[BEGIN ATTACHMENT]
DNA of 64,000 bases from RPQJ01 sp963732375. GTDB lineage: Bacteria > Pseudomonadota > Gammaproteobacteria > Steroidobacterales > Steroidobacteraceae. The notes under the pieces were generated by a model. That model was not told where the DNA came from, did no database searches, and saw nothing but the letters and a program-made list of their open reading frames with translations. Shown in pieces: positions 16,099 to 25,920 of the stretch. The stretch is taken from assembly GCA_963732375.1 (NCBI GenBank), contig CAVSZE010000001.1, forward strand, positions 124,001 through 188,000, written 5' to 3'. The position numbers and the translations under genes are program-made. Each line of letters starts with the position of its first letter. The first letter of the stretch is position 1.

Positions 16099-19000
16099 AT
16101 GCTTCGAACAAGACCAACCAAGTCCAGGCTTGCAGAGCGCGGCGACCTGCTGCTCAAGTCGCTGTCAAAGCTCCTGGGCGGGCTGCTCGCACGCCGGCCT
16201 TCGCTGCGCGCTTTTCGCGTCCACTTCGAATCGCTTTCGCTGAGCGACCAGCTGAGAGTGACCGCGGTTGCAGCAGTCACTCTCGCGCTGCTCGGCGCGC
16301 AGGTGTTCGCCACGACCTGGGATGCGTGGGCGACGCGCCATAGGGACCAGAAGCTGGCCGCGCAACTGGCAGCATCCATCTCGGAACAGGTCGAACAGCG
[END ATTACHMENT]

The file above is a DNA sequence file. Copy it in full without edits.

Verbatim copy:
DNA of 64,000 bases from RPQJ01 sp963732375. GTDB lineage: Bacteria > Pseudomonadota > Gammaproteobacteria > Steroidobacterales > Steroidobacteraceae. The notes under the pieces were generated by a model. That model was not told where the DNA came from, did no database searches, and saw nothing but the letters and a program-made list of their open reading frames with translations. Shown in pieces: positions 16,099 to 25,920 of the stretch. The stretch is taken from assembly GCA_963732375.1 (NCBI GenBank), contig CAVSZE010000001.1, forward strand, positions 124,001 through 188,000, written 5' to 3'. The position numbers and the translations under genes are program-made. Each line of letters starts with the position of its first letter. The first letter of the stretch is position 1.

Positions 16099-19000
16099 AT
16101 GCTTCGAACAAGACCAACCAAGTCCAGGCTTGCAGAGCGCGGCGACCTGCTGCTCAAGTCGCTGTCAAAGCTCCTGGGCGGGCTGCTCGCACGCCGGCCT
16201 TCGCTGCGCGCTTTTCGCGTCCACTTCGAATCGCTTTCGCTGAGCGACCAGCTGAGAGTGACCGCGGTTGCAGCAGTCACTCTCGCGCTGCTCGGCGCGC
16301 AGGTGTTCGCCACGACCTGGGATGCGTGGGCGACGCGCCATAGGGACCAGAAGCTGGCCGCGCAACTGGCAGCATCCATCTCGGAACAGGTCGAACAGCG